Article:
The showdown happens on a rocky cliff; everyone struggles to keep their balance during the fight. One enterprising Barbarian sees an opportunity to eliminate one of the incoming zombies by sidestepping an attack and shoving them over the steep side. The rest of the party cheers and motions for them to keep doing that with more as they work to thin the horde.
How the Shove Action Works
Shove is one of the actions you can take on your turn instead of casting a spell or making an attack. You can either try and shove a creature prone or push them away from you in a chosen direction. How successful you are depends on a contested check, meaning that both you and your opponent must roll.
Your DM will ask you to roll a Strength (Athletics) check, and your enemy can choose to either roll the same or a Dexterity (Acrobatics) check. The higher roll wins. If you attempt to shove a target and they succeed, you don’t knock them prone, and they aren’t pushed away from you in any direction. Remember, the phrase “meets it beats it” applies here, too: if your foe and you roll the same number, they still win the contest.
There are some restrictions to the Shove action you have to keep in mind. For example, you cannot shove a creature that is more than one size larger than you. For most medium-sized adventurers, that limits your shoves to large creatures.
Additionally, you cannot use shove as an attack of opportunity when an enemy leaves your range. You can either attack or possibly cast a spell (if you have taken the War Caster feat), but you cannot perform any special actions like Shove or Grapple. Similarly, if you shove a target and they move out of your or others’ ranges, no one gets an attack of opportunity because the movement was involuntary.
Shove and Reach Weapons
Shove is a melee action, meaning you must be within reach of an opponent to shove them. So, how does that work with weapons with the reach property? In Dungeons & Dragons, you can only shove with your bare hands. It’s counterintuitive and somewhat bizarre, but you can’t use a weapon to perform the shove action. Unfortunately, that means that reach weapons don’t extend your range for shoving.
When to Use the Shove Action
As the intro noted, the Shove action is particularly effective when there is something to shove an enemy into (or off of). Environmental hazards are common when fighting outside, so pushing an enemy into quicksand, a trap, off a cliff, or into a pool of molten lava to your left is always a good option.
Shoving can also force an opponent prone, which gives you and other allies advantage on melee attacks. If you are working in concert with another melee friend, you can shove your target prone and then have your friend grapple them to ensure that they don’t go anywhere before your turn comes back around. Keep in mind that allies do have disadvantage with ranged attacks if their targets are prone, though, so use this aspect of Shove judiciously.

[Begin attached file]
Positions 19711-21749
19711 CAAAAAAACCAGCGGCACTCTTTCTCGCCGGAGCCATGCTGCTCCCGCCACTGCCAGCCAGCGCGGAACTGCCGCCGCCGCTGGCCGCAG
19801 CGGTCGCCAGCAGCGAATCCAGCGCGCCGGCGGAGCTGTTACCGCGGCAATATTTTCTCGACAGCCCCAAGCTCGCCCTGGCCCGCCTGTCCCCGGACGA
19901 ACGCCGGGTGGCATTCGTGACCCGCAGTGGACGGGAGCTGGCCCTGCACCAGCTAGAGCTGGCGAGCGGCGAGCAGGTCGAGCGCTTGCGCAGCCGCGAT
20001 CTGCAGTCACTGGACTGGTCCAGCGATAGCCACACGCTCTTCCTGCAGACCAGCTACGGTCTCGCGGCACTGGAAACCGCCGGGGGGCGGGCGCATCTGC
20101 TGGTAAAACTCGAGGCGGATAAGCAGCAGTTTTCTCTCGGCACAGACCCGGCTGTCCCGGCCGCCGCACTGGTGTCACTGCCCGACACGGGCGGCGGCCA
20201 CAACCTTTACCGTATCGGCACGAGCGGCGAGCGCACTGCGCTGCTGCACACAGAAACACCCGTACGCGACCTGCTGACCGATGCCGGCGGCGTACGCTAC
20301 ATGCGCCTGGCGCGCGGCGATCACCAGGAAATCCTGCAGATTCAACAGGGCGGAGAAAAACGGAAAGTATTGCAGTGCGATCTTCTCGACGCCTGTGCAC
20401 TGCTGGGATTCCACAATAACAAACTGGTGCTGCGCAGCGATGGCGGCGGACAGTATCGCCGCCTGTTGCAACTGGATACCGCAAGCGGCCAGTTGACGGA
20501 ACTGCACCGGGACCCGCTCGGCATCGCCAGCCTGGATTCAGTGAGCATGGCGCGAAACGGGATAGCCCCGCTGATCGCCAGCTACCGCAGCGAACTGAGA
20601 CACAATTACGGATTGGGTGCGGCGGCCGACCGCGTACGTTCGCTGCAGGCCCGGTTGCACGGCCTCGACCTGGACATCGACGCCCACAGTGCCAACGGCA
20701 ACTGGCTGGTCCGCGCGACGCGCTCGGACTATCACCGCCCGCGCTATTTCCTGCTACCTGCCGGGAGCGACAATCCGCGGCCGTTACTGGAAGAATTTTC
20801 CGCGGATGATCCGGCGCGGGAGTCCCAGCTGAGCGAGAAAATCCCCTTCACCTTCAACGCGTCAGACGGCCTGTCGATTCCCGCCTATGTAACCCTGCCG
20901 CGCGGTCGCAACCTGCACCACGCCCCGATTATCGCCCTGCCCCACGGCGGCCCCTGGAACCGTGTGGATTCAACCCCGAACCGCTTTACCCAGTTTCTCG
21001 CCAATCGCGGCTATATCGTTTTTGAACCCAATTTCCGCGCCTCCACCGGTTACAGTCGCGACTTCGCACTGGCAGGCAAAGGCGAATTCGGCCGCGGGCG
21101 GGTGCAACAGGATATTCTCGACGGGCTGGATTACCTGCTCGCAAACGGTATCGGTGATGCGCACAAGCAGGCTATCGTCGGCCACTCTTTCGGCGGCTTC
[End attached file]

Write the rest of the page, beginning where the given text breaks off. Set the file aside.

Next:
Another time to use the Shove action is when your allies are grappled or in immediate danger, and you can try to move them 5 feet away. Remember, a shoved creature doesn’t provoke an attack of opportunity, so shoving your friend away from a melee attacker won’t land them in hot water. If you’re ahead of them in the initiative, they can take their normal movement on their turn to get out of Dodge without wasting their action disengaging with their attacker.
Best Classes to Use the Shove Action
The best classes to use the shove action are Fighters, Barbarians, and Paladins because they have Strength as one of their primary ability scores. You’re rolling a Strength (Athletics) check, so you want to ensure that your character has a fighting chance. Barbarians who are Raging have advantage on Strength checks which include shoves, so they’re more likely to win the contest.
Fighters are in a particularly advantageous position because they get so many attacks in a single action. Paladins and Barbarians have two attacks beginning at level 5, so they can attack in the same turn that they shove their targets, but Fighters continue gaining further attacks and can really go to town.
Alternatives to the Shove Action
For Battle Master Fighters, two maneuvers provide excellent alternatives to the standard shove action. Even other characters can take a feat (Fighting Style, Superior Technique) to learn one of these maneuvers or choose Superior Technique for their Fighting Style feature.
These maneuvers include Pushing Attack, which lets you make a weapon attack, add extra damage, and possibly push the target up to 15 feet in your chosen direction. Trip Attack works similarly, but it knocks your opponent prone if successful.
Alexa spends the majority of her days explaining the ins and outs of DnD to her two cats, much to their dismay.